Being open to a deeper experience are those moments of meditation in which I am not "doing" anything, such as those things listed above, and just "being in the moment" without thoughts, allowing the silence and stillness of the perceived or known or mysterious presence of the Divine Spirit to reveal itself in whatever ways without expectation and sometimes with expectation.
Another type of meditation that may be included as a part of the experience is visualization. This can be subtle and specific or a planned story. There are so many types of visualizations and creative ideas about how, why, and what. We choose from our own menu of visual possibilities that we might want to use in meditation.


A theme or focus for the entire meditation can also be another approach. For example, a love meditation would only focus on feelings and thoughts of love during the whole meditation. Any ideas or feelings that come up that are not related to your intention of love can be loved and then let go. A visualization of anything related to love can also be used, such as seeing yourself loving your life, the different areas of your life, another in your life, family, friends, co-workers, everyone. 


Meditating in nature can be a powerful experience. Sitting next to a waterfall, or in the early morning at sunrise, individually or with a group. The fresh mountain air, nature's sounds, and silence can be conducive to a deep meditation.

 Forgiveness is a powerful process, and when done with love will allow for the release of energy that you may have had about another person and have carried for years. A "forgiveness meditation" would focus on just that - forgiveness - on anything that comes up that needs to be forgiven. It can be amazing how something can be released when recognized as it is coming up in meditation, with love and forgiveness about anything that was said or done. It is a healing process to love those things that are being held in your heart towards any person, political leader, different beliefs, events, or anything that comes up that needs to be loved and forgiven and let go. Another theme would be gratitude. A meditation combining love, forgiveness, and gratitude as the main focus can be powerful and healing.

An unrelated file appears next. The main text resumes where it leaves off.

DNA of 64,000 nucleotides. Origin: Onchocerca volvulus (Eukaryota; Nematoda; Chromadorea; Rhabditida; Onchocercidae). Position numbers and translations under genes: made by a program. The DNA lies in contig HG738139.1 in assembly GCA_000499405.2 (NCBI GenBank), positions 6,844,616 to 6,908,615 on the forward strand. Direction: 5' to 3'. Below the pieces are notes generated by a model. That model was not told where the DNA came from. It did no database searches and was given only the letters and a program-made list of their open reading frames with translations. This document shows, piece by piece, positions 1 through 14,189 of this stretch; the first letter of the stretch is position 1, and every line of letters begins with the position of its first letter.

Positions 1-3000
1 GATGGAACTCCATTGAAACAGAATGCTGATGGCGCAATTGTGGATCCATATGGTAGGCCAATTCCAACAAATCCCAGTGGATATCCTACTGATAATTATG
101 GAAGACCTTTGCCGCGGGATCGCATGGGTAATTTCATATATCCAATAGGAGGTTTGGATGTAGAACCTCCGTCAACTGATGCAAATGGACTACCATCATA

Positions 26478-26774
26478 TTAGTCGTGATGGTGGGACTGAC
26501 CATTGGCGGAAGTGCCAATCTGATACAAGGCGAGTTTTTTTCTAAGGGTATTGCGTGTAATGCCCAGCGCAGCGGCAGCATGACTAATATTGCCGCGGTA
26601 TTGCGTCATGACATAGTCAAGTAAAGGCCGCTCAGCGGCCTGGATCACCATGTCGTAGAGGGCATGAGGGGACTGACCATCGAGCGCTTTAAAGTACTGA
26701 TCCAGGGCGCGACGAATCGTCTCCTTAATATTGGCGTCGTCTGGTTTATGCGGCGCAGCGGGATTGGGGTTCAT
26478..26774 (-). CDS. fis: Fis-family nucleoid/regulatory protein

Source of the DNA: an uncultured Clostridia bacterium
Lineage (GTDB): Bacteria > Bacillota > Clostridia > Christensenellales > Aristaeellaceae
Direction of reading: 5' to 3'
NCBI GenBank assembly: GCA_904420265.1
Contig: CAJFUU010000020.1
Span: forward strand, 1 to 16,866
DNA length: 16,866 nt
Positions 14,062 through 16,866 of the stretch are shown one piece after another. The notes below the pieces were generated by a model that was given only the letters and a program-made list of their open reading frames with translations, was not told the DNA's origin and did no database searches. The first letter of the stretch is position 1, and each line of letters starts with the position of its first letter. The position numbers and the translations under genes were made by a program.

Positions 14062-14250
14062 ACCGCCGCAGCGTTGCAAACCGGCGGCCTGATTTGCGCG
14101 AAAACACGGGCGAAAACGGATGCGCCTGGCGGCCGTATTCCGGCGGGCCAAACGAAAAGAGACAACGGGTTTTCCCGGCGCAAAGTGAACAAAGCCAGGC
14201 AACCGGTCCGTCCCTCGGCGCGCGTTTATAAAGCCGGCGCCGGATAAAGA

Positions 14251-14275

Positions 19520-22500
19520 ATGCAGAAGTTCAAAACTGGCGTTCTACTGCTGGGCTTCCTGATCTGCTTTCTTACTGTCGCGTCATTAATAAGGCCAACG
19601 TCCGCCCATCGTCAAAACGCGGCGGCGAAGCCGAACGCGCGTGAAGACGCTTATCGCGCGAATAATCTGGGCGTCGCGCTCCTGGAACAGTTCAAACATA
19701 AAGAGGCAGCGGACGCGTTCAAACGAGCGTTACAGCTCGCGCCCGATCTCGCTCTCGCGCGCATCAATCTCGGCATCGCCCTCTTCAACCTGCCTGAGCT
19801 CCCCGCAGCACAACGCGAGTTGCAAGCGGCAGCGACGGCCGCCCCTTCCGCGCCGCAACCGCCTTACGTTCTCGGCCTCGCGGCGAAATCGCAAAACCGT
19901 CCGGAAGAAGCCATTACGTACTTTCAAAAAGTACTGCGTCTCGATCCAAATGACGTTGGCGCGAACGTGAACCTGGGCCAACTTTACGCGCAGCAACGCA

Research is showing how meditation improves overall health, brain functions, reduction of stress, and other benefits. Then there are those benefits that are not measurable by science yet.


Prayers for yourself or others, affirmations, visualizations, mantras, and just being still are some of the various ways that we can meditate. It does not need to be structured or even timed. I use a timer for 24 minutes. Today I did not use a timer at all and just let go. Sometimes with a timer, I had reset it after I had had so many random thoughts that when they finally settled down, then I re-started from there. Being flexible and spontaneous with meditation is always a good balance to the structure and planning of it. 


An Ancient Practice- Yoga and Meditation
The yoga of meditation is experiencing or acknowledging the oneness of our Spirit with the Divine Spirit. It is a celebration of eternal love and light that is already here and now. It is joy, bliss, awakening, and a type of devotion that is unique to you and your relationship to the Divine Spirit. It is an ongoing journey of going deeper into the heart of life. For those seeking more depth and a variety of benefits on a spiritual journey, meditation can be amazing.